# Additive noise meaning

What is additive noise? What actually additive means?

I have tried to search in the internet but the only answer that I get is the noises gets added therefore it is additive, which make me think that noises are not destructive in nature am I right?

## 2 Answers

noises gets added therefore it is additive

correct!

which make me think that noises are not destructive

incorrect :(

simple thought experiment: You flip a fair coin $$X$$ (Head = -1 / Tail = 1) and tell me the result. The entropy here is 1 bit, i.e. the (expected) information ($$I(X=\xi) = -\log_2 \left[P(X=\xi)\right]$$) of each outcome is 1 bit.

Then there's additive noise $$N$$ that takes one of the values $$\{-2,0,+2\}$$ with equal probability.

When you receive a -1, you can't know whether the coin was Head and there was 0 noise, or the coin was Tail and there was -2 noise. Both are equally likely!¹

So, your additive noise is absolutely able to destroy information and hence is very destructive to your signal.

If you're more coming from a wireless communications background: Your $$X\in\{-1,+1\}$$ can be interpreted as BPSK. Now you see how even benign Gaussian noise destroys your reception when its sign is the opposite of your transmit symbol!

¹ we can even formalize that. Since $$X$$ (2 options) and $$N$$ (3 options) are independent, and each of them equidistributed, there's six possible combinations, each of them equally likely

 X | N  | Y = X+N
------------------
-1 | -2 | -3
-1 |  0 | -1
-1 | +2 | +1
+1 | -2 | -1
+1 |  0 | +1
+1 | +2 | +3


Thus, we have four possible outcomes for the sum of signal and additive noise, -3, -1, +1 and +3.

• If we see +3 or -3, we get 1 bit of the 1 bit info in the coin toss. (It must have been +1, otherwise we couldn't get +3, or -1 for -3, respectively.) That happens in 2 out of 6 times, so with probability 1/3.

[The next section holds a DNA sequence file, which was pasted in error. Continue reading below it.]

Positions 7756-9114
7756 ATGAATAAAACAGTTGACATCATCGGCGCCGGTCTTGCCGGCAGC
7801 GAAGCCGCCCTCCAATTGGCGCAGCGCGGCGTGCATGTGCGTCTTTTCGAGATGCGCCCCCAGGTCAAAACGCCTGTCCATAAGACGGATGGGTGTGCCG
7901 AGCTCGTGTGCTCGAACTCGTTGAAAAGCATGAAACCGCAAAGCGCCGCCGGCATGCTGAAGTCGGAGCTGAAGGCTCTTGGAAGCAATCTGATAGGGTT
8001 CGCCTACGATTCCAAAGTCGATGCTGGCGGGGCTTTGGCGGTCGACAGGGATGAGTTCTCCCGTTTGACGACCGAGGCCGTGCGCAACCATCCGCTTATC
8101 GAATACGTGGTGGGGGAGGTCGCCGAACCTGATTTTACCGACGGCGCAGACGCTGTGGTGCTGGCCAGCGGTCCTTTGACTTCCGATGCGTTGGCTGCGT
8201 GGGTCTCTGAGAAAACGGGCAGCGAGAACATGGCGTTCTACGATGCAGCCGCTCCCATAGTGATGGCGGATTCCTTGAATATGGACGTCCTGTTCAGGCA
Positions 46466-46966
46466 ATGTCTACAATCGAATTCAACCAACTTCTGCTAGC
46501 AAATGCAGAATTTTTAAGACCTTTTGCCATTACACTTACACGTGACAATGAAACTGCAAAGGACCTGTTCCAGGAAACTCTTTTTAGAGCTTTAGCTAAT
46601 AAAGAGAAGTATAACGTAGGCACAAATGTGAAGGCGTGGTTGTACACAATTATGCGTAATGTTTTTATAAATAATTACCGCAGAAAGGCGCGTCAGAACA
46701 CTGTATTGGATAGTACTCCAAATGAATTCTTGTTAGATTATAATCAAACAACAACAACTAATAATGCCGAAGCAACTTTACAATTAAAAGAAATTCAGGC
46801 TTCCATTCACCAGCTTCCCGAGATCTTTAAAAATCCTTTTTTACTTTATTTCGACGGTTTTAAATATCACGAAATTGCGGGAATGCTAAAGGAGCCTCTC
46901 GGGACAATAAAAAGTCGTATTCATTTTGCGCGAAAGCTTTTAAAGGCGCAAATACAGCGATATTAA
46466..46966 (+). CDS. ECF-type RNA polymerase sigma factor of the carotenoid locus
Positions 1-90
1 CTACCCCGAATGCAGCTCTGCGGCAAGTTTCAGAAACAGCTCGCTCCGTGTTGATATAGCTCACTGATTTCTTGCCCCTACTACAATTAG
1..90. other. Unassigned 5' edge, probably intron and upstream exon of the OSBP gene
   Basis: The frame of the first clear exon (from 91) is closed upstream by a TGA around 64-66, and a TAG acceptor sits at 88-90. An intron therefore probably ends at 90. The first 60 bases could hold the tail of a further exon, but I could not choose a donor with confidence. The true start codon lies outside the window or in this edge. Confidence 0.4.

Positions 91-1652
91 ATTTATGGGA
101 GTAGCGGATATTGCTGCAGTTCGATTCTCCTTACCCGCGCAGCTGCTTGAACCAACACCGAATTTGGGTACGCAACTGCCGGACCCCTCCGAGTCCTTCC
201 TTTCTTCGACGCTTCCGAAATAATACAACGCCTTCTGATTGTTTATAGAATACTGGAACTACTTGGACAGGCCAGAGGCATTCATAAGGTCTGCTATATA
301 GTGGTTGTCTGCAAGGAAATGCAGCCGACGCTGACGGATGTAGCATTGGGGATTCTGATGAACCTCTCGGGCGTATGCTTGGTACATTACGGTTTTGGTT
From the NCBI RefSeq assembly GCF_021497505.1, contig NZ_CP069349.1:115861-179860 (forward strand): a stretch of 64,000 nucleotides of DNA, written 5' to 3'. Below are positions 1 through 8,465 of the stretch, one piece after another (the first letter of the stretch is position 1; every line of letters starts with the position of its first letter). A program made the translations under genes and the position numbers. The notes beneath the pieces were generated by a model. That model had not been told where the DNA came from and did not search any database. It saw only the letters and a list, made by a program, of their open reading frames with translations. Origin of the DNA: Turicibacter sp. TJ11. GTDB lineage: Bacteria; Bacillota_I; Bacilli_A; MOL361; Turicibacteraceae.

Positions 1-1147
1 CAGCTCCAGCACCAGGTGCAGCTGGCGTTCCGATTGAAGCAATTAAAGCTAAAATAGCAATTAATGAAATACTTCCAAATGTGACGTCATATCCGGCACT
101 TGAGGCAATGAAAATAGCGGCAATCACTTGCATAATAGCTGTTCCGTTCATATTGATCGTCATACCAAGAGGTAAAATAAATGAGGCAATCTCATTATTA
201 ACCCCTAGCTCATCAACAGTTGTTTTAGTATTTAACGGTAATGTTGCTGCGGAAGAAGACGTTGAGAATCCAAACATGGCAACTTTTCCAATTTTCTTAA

• If we see -1, we don't know whether it was +1-2 or -1+2, so we have zero bit of the 1 bit of the coin toss. Same for +1. That happens 4 out of 6 times, so with probability of 2/3.

Thus, the expected information to get out of this channel is 1/3·1 + 2/3·0 bit = 1/3 bit, where put in full 1 bit! That's a very destructive additive noise channel.

• The written explanation does not conform to the math. How can one "receive a $0$" when the input can be $\pm 1$ and noise is in $\{-2,0,+2\}$? As Marcus's own table shows, the only possible received values are $\{\pm 1, \pm 3\}$ and so it is impossible to "receive a $0$" as in the explanation. – Dilip Sarwate Oct 2 '20 at 14:42
• ah shoot, an error introduced when simplifying things, @DilipSarwate. I'll fix this in 30s. – Marcus Müller Oct 2 '20 at 14:44
• Thank you very much... I Never expected such a beautiful and simple explanation from both of you!!! – Suraj Kumar Oct 2 '20 at 16:45

To complement Marcus' answer:

Say you have a resistor (nothing is connected to it) at a certain temperature above absolute zero. The heat causes electrons to move around at random, creating a random current. This current through the resistor creates a random voltage.

If you connect a sensitive-enough voltmeter to the resistor, you can detect this voltage -- but, in practice, you have to be careful not to measure the random currents inside the voltmeter itself!

Now, imagine you connect a signal source to one end of the resistor, and you ground the other end. The source may be, for example, an antenna. The signal source will create a voltage across the resistor.

Now this is the key part: the voltage created by the source will add up with the random voltage caused by heat. This happens because a resistor is linear, in the sense that all currents applied to it are added. That's just the way a resistor works (I don't know if there is a fundamental explanation for this).

In brief, if the random noise is called $$n(t)$$, and the signal source is called $$v(t)$$, then the voltage across the resistor is $$v(t)+n(t)$$ -- and that is why $$n(t)$$ is called additive noise.

Notes:

• This example is about thermal noise -- there are other kinds of noise, most of them additive.

• Since the noise $$n(t)$$ is the cumulative effect of billions of electrons moving at random, the central limit theorem applies and the probability density function of the noise will be Gaussian.

• nice, thank you! – Marcus Müller Oct 2 '20 at 14:15
• Cleared my doubt thanks a lot!! – Suraj Kumar Oct 2 '20 at 16:45